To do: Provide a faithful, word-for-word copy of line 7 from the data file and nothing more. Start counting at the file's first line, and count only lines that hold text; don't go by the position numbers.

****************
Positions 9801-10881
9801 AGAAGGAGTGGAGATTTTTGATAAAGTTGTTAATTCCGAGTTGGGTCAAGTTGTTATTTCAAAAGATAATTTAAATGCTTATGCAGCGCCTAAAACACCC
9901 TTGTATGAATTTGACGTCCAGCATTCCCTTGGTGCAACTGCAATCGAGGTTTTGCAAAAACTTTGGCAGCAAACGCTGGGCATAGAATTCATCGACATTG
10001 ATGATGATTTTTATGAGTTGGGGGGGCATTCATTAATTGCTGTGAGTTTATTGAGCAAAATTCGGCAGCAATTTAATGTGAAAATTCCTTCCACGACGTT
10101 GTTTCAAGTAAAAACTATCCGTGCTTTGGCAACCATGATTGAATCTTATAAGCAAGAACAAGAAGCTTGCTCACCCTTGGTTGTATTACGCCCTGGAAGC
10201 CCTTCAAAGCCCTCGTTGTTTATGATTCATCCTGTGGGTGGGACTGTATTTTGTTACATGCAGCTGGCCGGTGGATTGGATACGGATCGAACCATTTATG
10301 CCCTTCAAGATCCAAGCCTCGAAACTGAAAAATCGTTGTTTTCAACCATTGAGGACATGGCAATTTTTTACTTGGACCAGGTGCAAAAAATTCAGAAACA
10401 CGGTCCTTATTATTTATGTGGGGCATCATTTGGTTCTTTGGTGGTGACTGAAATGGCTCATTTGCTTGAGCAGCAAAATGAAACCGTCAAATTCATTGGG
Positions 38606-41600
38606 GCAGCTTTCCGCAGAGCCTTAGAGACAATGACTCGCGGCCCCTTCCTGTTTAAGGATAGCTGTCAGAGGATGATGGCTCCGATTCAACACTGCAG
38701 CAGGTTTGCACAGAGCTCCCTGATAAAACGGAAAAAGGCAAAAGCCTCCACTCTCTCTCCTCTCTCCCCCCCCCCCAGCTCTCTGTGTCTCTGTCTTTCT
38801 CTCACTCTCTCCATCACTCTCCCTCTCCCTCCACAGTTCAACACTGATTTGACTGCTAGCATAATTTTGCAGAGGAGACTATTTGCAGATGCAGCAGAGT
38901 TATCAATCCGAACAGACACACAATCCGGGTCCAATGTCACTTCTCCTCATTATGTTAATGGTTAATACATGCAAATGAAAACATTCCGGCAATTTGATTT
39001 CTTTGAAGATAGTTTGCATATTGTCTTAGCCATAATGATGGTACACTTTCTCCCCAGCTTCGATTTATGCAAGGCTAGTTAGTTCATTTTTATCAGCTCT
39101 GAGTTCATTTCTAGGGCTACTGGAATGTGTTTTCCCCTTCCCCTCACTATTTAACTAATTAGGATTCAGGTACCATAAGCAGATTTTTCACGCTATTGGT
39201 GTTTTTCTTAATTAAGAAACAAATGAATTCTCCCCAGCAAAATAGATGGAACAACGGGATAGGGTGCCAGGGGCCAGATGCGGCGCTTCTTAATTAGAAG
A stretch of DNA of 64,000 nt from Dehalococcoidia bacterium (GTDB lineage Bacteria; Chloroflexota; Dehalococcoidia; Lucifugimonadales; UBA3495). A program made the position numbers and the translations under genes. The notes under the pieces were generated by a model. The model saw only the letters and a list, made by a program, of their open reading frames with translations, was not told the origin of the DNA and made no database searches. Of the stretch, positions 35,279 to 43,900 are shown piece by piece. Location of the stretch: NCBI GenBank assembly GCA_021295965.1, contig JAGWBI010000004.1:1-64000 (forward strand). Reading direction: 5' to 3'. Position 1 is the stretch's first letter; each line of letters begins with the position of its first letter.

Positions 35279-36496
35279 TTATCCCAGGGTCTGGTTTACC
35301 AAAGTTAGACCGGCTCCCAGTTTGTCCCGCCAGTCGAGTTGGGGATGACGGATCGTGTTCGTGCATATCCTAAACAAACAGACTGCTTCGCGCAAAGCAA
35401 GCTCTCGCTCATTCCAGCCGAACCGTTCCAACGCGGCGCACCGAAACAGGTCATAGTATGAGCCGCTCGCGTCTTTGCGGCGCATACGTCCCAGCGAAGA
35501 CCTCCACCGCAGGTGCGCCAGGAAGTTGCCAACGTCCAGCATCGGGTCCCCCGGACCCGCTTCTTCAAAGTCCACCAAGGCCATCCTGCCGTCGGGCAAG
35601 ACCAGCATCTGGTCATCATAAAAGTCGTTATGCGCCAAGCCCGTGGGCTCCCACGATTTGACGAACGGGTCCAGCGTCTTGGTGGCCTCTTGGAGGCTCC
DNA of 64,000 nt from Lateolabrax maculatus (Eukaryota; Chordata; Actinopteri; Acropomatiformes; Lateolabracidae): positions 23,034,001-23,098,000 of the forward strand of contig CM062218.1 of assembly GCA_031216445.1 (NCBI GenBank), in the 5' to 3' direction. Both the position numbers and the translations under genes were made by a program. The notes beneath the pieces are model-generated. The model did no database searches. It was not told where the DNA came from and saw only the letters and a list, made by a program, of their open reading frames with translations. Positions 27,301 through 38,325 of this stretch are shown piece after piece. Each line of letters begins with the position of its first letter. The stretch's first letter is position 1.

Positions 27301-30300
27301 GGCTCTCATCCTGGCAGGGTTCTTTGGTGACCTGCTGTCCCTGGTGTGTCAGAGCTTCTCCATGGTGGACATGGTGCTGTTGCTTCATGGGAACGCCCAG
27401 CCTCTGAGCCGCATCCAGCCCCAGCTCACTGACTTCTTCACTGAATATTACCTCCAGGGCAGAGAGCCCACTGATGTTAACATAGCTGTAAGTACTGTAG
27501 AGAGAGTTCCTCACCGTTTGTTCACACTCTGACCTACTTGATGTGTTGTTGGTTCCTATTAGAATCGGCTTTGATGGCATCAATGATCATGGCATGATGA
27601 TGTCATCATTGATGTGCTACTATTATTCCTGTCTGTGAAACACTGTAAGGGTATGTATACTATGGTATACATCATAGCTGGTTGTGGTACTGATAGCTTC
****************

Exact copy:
10301 CCCTTCAAGATCCAAGCCTCGAAACTGAAAAATCGTTGTTTTCAACCATTGAGGACATGGCAATTTTTTACTTGGACCAGGTGCAAAAAATTCAGAAACA